Green paper on Child Mental Health lacks ambition, says select committee

Green paper on child mental health is unambitious and ignores hundreds of thousands of children, say Committees

The government’s proposed green paper on Transforming Children and Young People’s Mental Health lacks ambition and will provide no help to the majority of those children who desperately need it, says the Education and Health and Social Care Committees in a joint report.

The Committees are worried that the long timeframes involved in the government’s strategy will leave hundreds of thousands of children and young people unable to benefit from the proposals. The government is rolling out new ‘Trailblazer’ pilot projects where mental health teams provide extra support alongside waiting time targets. But these schemes are set to roll out in only a fifth to a quarter of the country by 2022/23.

Chair of the Health and Social Care Committee, Dr Sarah Wollaston MP, says, “The green paper is just not ambitious enough and will leave so many children without the care they need. It needs to go much further in considering how to prevent mental health difficulties in the first place. We want to see more evidence that government will join up services in a way which places children and young people at their heart and that improves services to all children rather than a minority.”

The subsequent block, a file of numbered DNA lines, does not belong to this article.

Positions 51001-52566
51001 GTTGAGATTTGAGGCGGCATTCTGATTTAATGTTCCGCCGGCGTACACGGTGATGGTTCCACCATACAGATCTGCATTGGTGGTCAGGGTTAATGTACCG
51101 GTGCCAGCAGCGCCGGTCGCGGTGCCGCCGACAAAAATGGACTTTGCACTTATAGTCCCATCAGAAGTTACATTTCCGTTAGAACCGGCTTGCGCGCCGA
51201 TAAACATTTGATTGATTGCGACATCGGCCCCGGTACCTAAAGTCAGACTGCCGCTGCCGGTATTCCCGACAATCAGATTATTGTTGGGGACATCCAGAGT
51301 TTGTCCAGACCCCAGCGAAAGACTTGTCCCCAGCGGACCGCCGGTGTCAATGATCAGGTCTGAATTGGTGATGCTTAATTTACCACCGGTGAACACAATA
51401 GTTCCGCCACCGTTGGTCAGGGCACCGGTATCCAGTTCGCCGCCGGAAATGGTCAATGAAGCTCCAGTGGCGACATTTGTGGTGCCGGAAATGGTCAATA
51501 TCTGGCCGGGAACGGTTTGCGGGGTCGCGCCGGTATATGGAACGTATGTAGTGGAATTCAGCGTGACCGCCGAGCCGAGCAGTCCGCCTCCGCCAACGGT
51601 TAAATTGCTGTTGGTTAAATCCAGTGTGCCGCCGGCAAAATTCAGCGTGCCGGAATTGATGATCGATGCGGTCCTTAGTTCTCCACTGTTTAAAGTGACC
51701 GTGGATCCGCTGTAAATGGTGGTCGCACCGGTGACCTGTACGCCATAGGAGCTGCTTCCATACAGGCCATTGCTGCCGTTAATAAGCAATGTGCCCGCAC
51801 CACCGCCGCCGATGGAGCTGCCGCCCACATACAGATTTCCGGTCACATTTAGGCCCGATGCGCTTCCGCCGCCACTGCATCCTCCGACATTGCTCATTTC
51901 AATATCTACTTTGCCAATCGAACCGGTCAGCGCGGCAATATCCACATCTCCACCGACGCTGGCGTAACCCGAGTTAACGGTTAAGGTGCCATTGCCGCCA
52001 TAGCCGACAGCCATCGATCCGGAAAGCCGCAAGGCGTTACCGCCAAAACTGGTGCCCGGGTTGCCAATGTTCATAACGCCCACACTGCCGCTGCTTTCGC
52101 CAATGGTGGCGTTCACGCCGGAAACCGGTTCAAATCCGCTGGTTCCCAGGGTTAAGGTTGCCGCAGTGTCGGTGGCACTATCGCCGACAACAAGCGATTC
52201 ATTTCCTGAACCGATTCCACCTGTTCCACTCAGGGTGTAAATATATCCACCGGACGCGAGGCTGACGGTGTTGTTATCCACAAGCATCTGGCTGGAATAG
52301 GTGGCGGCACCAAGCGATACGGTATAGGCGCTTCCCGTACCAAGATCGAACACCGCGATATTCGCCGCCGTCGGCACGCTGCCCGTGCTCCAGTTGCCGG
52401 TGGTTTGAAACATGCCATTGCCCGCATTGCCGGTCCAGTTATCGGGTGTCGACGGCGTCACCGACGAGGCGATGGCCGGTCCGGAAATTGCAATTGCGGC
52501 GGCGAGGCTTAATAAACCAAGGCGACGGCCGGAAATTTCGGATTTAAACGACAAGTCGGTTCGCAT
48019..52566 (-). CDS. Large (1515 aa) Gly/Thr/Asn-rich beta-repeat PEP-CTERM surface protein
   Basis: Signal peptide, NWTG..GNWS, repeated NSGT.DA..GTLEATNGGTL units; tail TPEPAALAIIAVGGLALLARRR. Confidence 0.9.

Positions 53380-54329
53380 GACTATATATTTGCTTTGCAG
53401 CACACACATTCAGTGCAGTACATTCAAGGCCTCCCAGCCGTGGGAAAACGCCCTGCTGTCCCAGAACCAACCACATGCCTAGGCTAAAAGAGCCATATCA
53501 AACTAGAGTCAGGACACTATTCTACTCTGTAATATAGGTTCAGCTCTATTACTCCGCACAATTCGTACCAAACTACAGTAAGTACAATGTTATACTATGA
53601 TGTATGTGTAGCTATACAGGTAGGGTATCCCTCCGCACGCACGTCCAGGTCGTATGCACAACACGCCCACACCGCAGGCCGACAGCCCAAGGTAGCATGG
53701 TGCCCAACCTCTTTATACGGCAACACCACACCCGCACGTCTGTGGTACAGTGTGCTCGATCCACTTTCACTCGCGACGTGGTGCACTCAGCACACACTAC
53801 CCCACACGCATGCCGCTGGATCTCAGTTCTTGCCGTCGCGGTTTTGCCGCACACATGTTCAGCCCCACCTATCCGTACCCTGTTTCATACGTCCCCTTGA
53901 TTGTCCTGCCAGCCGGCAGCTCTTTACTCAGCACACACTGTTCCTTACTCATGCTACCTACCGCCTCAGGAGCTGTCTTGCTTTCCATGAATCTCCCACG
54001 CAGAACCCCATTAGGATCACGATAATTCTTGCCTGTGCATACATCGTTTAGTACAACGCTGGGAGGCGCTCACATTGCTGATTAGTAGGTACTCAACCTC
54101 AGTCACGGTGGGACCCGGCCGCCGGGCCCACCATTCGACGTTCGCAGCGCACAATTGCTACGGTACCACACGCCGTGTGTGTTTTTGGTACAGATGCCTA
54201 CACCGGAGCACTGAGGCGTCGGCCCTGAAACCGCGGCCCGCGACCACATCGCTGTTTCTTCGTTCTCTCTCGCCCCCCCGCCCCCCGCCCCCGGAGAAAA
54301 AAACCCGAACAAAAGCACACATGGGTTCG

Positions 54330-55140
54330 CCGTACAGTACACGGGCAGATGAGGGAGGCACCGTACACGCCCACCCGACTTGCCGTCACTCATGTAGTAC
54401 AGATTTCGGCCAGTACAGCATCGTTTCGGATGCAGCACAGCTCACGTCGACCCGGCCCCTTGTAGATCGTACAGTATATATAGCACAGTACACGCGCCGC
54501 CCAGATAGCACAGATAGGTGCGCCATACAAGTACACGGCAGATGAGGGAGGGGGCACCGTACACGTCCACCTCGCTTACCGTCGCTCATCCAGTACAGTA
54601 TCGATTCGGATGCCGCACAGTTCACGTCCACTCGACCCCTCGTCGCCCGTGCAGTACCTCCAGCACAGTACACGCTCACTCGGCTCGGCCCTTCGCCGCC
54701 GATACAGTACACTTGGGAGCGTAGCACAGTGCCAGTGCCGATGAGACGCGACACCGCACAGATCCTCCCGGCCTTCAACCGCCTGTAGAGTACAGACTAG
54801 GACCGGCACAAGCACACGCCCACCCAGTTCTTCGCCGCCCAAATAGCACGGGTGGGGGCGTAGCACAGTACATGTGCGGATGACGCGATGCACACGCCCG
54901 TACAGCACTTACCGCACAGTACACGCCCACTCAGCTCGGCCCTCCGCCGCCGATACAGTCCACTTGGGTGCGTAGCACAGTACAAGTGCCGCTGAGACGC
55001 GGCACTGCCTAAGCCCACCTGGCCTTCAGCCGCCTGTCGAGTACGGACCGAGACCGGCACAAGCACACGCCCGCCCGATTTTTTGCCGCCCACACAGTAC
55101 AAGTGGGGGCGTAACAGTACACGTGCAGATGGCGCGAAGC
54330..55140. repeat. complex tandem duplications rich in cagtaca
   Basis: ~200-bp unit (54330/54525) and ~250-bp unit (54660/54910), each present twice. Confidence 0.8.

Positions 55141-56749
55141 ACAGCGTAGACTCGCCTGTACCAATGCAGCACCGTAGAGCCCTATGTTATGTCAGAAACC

The chair of the Education Committee, Rob Halfon MP, says, “The government must back up its warm words by taking urgent action to address the mental health issues which children and young people face today. This strategy does not go far enough, which raises the very real prospect of hundreds of thousands of children missing out on the getting the help they so desperately need.

We heard of the strong links between social disadvantage and mental health issues. If the Government is serious about tackling injustices in our society, it must ensure proper targeted funding of support for those most in need. Ministers should also recognise the separate support needs of apprentices and FE students. Social media is an increasing part of young people’s lives. Given both the negative and positive impacts it can have on young people’s mental health, social media education should be made a compulsory part of PHSE in all schools.”

Strain on schools and colleges

Both health and education services are under great strain with significantly stretched resources, and workforce recruitment and retention concerns. Half of school leaders appear to have cut back on their mental health support services.